"Frank was just extremely nervous, which happens to a lot of players in the Davis Cup," said U.S. Coach Dennis Ralston later. "He wasn't moving his feet, he had no bounce. He was shifting his shoulders to meet Tiriac's shots, but not his feet. That's a sure sign of nerves. There's nothing to do but play out of it." Which is precisely what Froehling did, playing out of it in one of the most dramatic comebacks in the 71-year history of the Davis Cup.
"He had been on the offense, me on the defense," said Froehling after the match. "So I started coming to the net to take the offense away from him."
He also kept Tiriac, who claims to be 32 but who has the weatherbeaten look of someone nearer 40, scurrying from one deep corner to another. Tiriac began to tire, and where his game had been nearly flawless in the first two sets, it now began to unravel like frayed catgut. Froehling won the third set 6-1, taking the set point with a neatly executed cross-court backhand chip volley.
Six service aces (he rolled up 16 in all) helped Froehling capture the fourth set, but the set-winning point was an extraordinary shot that jolted the first-day crowd of 5,000 to its feet, arms raised and shouting. Tiriac had taken command at the net and now, after a long rally, he leaped high to apparently smash away an overhead volley. Froehling, loping deep to his right, snaked out his racket and then whipped back a top-spin forehand that nosedived just beyond Tiriac's lunge. The momentum carried the American to a 5-2 lead in the fifth and final set, but with the sun now vanished below the pines and the air turned chilly he lost concentration. Tiriac broke Froehling's service in the ninth game, stalled by demanding on several occasions that Referee Harry Hop-man overrule linesmen's decisions, and with the score 6-6 and darkness closing in Hopman suspended play until the next day.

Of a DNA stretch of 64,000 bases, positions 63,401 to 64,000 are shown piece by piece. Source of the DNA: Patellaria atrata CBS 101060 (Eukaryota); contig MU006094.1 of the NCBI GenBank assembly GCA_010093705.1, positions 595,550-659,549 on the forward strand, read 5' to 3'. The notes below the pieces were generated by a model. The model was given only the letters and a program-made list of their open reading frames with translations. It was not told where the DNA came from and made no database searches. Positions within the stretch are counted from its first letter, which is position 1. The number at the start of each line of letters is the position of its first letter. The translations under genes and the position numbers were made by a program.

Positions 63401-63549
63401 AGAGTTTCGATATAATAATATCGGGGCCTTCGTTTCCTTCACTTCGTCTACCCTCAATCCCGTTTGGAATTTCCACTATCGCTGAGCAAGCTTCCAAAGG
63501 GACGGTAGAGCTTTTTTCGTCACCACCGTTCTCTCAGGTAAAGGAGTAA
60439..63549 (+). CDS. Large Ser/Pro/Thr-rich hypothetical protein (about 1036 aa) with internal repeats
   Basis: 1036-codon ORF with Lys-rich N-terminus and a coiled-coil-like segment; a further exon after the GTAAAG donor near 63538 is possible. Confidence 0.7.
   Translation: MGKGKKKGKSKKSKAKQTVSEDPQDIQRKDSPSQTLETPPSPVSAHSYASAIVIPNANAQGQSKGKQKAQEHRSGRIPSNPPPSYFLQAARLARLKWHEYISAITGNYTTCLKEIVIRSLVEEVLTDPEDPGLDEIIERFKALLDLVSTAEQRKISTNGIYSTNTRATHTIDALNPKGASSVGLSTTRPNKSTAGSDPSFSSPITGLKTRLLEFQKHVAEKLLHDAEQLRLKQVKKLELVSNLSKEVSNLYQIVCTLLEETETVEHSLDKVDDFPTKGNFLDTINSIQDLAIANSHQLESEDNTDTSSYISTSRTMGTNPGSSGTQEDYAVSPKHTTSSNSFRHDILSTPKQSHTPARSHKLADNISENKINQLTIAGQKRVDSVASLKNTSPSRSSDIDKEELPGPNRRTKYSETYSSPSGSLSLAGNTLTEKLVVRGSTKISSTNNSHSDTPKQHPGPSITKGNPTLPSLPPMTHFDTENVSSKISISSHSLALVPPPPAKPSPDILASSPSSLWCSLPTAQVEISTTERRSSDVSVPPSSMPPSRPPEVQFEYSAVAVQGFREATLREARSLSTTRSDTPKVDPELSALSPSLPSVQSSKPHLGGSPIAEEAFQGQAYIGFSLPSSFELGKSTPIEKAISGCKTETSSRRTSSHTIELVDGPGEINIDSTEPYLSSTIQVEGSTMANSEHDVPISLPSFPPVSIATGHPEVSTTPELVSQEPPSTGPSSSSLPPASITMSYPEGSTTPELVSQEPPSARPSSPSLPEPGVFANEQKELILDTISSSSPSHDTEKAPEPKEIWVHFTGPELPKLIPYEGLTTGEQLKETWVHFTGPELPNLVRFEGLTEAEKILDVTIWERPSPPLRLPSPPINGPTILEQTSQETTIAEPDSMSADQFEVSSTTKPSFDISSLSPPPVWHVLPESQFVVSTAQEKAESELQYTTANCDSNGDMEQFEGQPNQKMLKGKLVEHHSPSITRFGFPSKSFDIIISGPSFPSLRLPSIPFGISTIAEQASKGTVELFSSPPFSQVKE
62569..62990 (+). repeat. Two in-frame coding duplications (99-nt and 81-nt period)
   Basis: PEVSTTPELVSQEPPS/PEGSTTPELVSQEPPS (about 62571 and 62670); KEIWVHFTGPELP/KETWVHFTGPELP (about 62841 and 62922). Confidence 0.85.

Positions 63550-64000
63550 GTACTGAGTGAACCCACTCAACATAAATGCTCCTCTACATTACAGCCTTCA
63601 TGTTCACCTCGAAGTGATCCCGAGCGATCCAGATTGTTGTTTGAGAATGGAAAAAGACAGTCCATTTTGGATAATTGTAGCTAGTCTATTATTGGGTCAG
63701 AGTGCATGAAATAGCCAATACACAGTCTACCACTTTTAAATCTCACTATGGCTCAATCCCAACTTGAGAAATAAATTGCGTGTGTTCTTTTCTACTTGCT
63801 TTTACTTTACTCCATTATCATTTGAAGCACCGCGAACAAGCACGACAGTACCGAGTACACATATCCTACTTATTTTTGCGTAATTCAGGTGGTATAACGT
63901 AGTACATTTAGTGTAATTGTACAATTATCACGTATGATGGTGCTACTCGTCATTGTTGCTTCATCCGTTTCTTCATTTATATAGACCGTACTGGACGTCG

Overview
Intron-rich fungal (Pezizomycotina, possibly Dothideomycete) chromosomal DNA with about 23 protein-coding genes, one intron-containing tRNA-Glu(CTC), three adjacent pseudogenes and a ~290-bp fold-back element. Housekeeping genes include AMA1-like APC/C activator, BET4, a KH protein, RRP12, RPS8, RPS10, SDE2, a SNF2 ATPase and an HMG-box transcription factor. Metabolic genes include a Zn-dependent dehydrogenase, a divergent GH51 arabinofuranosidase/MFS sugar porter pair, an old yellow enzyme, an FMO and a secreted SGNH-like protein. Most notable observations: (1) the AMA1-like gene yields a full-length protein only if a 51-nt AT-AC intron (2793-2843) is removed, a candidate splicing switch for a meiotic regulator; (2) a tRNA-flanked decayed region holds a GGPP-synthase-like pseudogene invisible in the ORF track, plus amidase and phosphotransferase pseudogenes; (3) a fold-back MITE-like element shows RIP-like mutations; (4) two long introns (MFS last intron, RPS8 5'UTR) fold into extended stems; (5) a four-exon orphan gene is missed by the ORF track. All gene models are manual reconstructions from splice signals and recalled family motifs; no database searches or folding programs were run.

Froehling and Tiriac had fought for three hours and nine minutes to obtain this result, but it was all wrapped up in six minutes the following afternoon. Froehling held service, then broke Tiriac for the match by passing him at the net with a bulletlike forehand. So Froehling came through when he had to, but his final match—against Nastase—was both anti-climactic and a loser, 6-3, 6-1, 1-6, 6-4.
The U.S. doubles team of Smith and 20-year-old Erik Van Dillen lost on Saturday to Tiriac and Nastase, a pair that had been playing together for six years, finishing up just as a downpour drenched the area. It was only a temporary delay on the road to victory, however. Tiriac certainly seemed little cheered at the prospect of meeting Smith in singles on the next day.
Tiriac had a right to be apprehensive. After the sodden court had been fired by gasoline and fanned by helicopter to put it in shape on Sunday, Smith dominated the play. He closed out the match and gained the decisive third point with a delicate lob that floated just over Tiriac's head and squirted away to the rear wall. After all that had gone before, the end seemed effortless.